10 Scientific Concepts Learned from Ecocolumns

Ecocolumns can teach the kids A LOT of scientific concepts if you are purposeful with the learning. If not, the kids just enjoy growing plants and having a fish and this is not worth the class time it takes.

Make sure you take the time to lecture or allow for inquiry discussions about the scientific processes in an ecocolumns. Students can take observations and make inferences, but you will need to teach them about some of the indirect processes going on (such as nutrient cycling).

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10 Scientific Concepts in Ecocolumns

  1. Data collection, graphing and analysis. The more the kids take data and see patterns over time, the better the kids are able to answer these types questions on the AP Exam.  The AP Exam is 2/3 higher level thinking and will have data-set analysis.  In order to give my students more lab time, I flip my class.

    Student data on Google Sheets.  Students can also take data by hand. At the end of ecocolumns, students will graph their results and explain how and why numbers changed over time.
  2. Nutrient Cycling. Direct kids to see how the nitrogen cycle, carbon cycle, phosphorus cycle and water cycle are implemented in the ecocolumn. Kids really can’t figure this out on their own through inquiry so its best to have direct instruction in this (even though I’m a huge inquiry fan). Dead fish provide a great learning opportunity if you bury it in the soil.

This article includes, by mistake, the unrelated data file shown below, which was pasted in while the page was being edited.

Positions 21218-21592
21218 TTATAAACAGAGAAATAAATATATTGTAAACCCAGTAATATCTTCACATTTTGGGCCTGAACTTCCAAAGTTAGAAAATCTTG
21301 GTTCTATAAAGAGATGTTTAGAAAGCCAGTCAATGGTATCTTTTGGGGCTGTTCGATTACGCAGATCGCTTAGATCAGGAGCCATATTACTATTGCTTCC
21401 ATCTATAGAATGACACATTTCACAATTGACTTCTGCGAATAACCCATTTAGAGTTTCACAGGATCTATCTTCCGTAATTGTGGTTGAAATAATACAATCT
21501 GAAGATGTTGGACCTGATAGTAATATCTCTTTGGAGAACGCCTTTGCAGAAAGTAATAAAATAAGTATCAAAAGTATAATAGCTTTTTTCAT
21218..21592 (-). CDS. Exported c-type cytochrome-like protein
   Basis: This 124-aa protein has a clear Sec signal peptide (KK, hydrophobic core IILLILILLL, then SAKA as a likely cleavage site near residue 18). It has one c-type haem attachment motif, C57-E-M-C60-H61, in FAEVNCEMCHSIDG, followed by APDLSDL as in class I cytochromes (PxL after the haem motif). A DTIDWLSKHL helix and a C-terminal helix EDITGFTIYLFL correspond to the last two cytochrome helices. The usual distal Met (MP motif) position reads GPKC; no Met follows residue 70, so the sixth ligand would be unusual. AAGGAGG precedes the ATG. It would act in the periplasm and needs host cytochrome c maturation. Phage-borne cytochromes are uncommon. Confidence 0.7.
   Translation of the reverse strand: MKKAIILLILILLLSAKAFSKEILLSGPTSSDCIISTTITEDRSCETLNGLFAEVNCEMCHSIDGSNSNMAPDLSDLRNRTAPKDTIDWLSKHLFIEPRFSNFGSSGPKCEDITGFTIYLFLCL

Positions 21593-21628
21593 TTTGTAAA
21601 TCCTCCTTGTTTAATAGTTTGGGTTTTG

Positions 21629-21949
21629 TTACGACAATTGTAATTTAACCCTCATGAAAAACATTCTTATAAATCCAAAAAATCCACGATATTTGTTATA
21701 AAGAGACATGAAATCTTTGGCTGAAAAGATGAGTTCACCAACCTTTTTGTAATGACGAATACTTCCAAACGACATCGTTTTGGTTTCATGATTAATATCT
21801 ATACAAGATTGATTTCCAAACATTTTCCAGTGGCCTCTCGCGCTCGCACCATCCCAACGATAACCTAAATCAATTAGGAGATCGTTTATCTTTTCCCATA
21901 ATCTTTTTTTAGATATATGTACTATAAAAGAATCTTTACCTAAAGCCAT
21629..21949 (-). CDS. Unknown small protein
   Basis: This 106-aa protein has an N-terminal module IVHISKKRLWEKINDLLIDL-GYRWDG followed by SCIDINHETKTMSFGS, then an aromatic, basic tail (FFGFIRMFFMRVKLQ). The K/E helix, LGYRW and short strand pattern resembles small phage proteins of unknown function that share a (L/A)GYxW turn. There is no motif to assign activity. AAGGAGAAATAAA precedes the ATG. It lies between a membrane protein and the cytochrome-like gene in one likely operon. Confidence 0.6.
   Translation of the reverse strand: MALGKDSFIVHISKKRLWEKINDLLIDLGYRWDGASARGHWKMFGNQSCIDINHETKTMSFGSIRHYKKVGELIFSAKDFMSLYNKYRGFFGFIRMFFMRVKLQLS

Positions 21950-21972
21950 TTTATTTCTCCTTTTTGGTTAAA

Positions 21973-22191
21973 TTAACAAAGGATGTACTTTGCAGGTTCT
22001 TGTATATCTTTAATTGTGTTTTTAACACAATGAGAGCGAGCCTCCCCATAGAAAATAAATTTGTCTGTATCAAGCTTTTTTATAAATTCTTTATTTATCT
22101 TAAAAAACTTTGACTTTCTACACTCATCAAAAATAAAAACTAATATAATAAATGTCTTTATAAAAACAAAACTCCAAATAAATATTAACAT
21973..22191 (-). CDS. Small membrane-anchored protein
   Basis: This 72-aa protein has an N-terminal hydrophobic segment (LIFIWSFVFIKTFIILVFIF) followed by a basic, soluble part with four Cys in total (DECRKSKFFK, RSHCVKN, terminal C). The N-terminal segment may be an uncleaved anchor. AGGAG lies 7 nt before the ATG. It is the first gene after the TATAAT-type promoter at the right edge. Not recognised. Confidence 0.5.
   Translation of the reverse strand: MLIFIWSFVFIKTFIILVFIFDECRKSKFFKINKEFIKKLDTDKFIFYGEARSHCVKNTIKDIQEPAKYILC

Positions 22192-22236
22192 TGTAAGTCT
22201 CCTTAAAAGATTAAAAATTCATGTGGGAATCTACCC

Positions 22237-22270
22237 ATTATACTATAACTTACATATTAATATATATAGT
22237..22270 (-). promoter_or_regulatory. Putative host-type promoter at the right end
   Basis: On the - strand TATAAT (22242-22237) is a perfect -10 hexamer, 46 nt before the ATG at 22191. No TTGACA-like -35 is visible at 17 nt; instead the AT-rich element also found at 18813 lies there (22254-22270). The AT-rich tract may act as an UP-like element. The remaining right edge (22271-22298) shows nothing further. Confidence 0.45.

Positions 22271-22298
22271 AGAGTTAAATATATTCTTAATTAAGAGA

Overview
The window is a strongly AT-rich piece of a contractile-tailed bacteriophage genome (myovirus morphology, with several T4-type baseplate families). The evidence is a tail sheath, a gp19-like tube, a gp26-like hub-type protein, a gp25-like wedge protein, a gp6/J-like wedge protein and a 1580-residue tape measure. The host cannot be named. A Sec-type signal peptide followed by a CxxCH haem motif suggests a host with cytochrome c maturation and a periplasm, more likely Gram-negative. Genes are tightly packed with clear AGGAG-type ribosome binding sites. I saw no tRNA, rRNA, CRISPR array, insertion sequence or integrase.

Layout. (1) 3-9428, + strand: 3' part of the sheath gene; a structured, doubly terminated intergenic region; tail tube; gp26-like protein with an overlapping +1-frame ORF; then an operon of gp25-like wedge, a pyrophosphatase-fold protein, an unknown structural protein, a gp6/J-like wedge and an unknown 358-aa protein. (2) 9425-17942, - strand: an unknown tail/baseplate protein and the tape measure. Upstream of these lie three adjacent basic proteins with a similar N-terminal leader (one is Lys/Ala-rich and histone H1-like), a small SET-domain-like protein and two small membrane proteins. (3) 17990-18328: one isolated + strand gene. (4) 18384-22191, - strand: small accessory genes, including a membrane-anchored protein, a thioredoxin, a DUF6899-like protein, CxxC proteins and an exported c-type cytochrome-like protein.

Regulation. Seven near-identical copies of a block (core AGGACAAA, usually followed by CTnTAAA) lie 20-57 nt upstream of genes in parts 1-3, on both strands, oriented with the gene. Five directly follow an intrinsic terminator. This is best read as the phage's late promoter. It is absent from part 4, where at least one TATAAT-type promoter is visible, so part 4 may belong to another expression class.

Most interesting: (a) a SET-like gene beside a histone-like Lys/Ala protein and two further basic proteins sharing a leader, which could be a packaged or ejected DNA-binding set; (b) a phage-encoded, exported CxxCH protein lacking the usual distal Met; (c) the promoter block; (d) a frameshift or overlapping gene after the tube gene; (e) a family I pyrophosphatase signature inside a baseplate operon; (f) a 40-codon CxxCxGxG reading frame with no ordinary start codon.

3. Nitrogen Cycle. Big emphasis on this cycle which is hugely important in this class and on the AP Exam. Nitrogen fixation with the legumes, fish waste (ammonification) and then nitrification with beneficial bacteria.
  4. Limiting Factors. Plants will soon run out of space and decline. Fish could run out of dissolved oxygen if they’re too big for the chamber or if the kids put in too many.

    These plants are experiencing limiting factors. By their yellowing leaves, they may be running out of nitrogen or perhaps root space. They also have diseased leaves which is a density-independent limiting factor.
  5. Decomposition and Detritivores and Leaf Litter. I favor a filter chamber instead of a decomposition chamber, but we add worms and other detritivores to the terrestrial chamber to teach them about decomposition. My students don’t live in a forest (we live in Chaparral) so they don’t know about leaf litter–this is how they learn.  
  6. Water treatment and wastewater treatment. The filter chamber mimics one step in water treatment and is also tertiary wastewater treatment.
  7. Food Web. Elodea or duckweed eaten by the fish. Pests that find the ecocolumn and eat the plants.
  8. Water Quality:  Temperature, pH, Dissolved Oxygen, Nitriates. Students will see how they change (or don’t change) over time and may begin to see patterns.

    Dissolved oxygen probe and student taking data on their spreadsheet.
  9. Soil Quality: Temperature, pH, fertility (NPK). Kids can see how soil quality changes (or doesn’t change) over time.  You will need to guide them to why each test is important. They can also learn about soil structure, leaching, tannins, drainage etc.
  10. Eutrophication and BOD. If you have a dissolved oxygen probe or test kit (I highly recommend buying a dissolved oxygen probe if you have some funds). This is a common topic on the AP exam and there is no better way for students to understand BOD (Biological Oxygen Demand), eutrophication and other issues than to measure DO over time. I like the Milwaukee MW600 LED Economy Portable Dissolved Oxygen Meter.

 

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